COVID-19 has had a tremendous impact on the world. This turmoil does not exclude higher education, and the gravity of the COVID-19 epidemic remains ongoing. As news reports of loss of life, homelessness, and food insecurity permeate daily reports, the COVID-19 crisis has heightened my self-care practices. Actually, if anything, this crisis underscores the importance of practicing mindfulness, rest, and working towards and maintaining daily healthy habits.

Since the start of Minnesota’s Stay at Home order, I’ve found myself relegated to my apartment while trying to maintain a sense of normalcy to support my students and family. To say that this is a stressful time would be an understatement, and whether I am doing a good enough job remains to be seen. Nevertheless, I am grateful to have my health, and I would not be able to go on without the support of technology; enter Headspace!

Meet Headspace

Photo via Headspace Website

For those of you who have not heard of Headspace, the Headspace app is my tried and trusted app for mental and emotional wellness. Whether I am experiencing a restless night due to an “off” circadian rhythm or working to maintain daily wellness through guided meditation, Headspace has a feature that I can use. You can download the app for free in the app store (I have an iPhone, double-check for Android), and there are paid upgrades to a more extensive library.

Headspace endeavors to help users with navigating the basics of meditation so that users can be more relaxed, mindful, and improve their overall health. The Headspace app has a library of resources for falling and staying asleep, relaxation, and focusing. There are also modes for walking, personal growth productivity, and other topics. The free version, which I have, leads new users to begin with the “Basics” section. It is in this Basics section that users can engage in daily practices towards mindfulness and meditation. It’s where you use your training wheels to pausing the noise of the world around you.

When I use the app consistently, I find that I am much more patient and less stressed. Since I am more than 1,100 miles away from my family and I have a seemingly never endless pile of things on my to-do list, managing my stress and exercising patience have grown in importance. Although the app is helpful, I must admit the first struggle is making the time to use it. If you can get past that barrier, you can be on your way to daily mindfulness practice.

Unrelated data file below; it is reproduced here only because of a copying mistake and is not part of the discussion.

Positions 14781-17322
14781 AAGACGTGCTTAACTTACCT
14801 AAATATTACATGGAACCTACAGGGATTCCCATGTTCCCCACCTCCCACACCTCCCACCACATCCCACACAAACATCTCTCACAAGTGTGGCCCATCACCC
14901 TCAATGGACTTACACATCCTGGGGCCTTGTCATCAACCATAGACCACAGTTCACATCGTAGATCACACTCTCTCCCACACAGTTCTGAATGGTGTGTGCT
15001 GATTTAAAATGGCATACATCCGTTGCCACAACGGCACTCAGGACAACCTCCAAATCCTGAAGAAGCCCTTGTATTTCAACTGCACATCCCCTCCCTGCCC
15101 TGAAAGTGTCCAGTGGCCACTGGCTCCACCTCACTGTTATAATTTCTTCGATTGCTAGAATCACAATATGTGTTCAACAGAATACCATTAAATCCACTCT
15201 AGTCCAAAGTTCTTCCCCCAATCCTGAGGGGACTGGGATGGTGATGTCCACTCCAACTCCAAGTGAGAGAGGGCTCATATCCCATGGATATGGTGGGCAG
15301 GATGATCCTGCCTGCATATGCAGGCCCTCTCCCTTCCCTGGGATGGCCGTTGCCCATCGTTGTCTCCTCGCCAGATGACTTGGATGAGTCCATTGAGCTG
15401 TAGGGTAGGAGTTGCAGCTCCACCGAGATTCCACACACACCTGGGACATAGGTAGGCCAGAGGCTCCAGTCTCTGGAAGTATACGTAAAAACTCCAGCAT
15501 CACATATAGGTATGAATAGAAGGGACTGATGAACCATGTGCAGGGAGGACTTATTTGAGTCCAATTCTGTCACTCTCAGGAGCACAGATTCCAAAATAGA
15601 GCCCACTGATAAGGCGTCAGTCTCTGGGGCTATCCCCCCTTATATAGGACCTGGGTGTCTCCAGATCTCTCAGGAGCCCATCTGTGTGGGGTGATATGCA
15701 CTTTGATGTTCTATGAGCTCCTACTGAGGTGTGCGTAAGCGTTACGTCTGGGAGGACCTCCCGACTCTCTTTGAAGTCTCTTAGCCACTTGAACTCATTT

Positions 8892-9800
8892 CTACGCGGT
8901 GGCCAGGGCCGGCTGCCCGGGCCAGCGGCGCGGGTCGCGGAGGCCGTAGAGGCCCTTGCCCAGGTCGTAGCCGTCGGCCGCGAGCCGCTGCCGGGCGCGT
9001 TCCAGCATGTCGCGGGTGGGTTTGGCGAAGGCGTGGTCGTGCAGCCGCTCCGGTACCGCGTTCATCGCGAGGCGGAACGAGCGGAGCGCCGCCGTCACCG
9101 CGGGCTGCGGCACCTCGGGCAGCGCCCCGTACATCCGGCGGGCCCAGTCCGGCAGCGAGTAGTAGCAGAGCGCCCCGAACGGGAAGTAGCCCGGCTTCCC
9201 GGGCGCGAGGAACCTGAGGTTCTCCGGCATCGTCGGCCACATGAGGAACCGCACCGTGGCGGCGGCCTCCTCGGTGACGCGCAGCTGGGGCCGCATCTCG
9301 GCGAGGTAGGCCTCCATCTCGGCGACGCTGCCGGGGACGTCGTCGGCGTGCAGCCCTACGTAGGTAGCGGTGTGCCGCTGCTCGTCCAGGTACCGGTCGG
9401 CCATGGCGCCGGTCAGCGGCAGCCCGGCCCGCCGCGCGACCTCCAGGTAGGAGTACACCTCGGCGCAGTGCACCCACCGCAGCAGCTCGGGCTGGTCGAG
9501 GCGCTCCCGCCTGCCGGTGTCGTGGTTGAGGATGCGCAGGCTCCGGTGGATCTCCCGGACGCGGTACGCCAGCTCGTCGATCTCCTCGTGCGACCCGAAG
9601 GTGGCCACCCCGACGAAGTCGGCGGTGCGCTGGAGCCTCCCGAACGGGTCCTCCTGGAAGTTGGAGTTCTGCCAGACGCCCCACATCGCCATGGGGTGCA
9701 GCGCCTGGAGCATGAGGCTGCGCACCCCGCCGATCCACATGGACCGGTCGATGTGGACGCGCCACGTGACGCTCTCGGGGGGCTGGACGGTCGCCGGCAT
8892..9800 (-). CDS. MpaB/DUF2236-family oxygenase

Although Headspace is my favorite, it is not the only app option. There are apps similar to Headspace, including Calm and Aura, but I have not personally tested these applications. Since Headspace helps me to stay centered, I thought I would share this app with all of you as it is important that we individually and collectively do everything we can to take care of ourselves.

If an app doesn’t work for you, or you’re skeptical of my love for Headspace, you may still have options. Scan the web for resources such as free phone hotlines, virtual therapy, or even guided online meditation if you have access to a working phone and internet. If you can, give¬† more than one of these practices a try to see how you feel.

If nothing else, using an app like Headspace can help users to take 3, 5, or even 10 minutes to rest, reset, and recenter. Doing so will be useful for users not only right now but also in the long run. Give it a try, you’ve got nothing to lose but a little cellphone storage.

 

Note: Although she sings the praises of Headspace, the app has not paid nor developed a partnership with Dr. Williams.  All images used in this post are courtesy of the Headspace website.

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About the Author: Brittany M. Williams is an Assistant Professor of Higher Education at St. Cloud State University.

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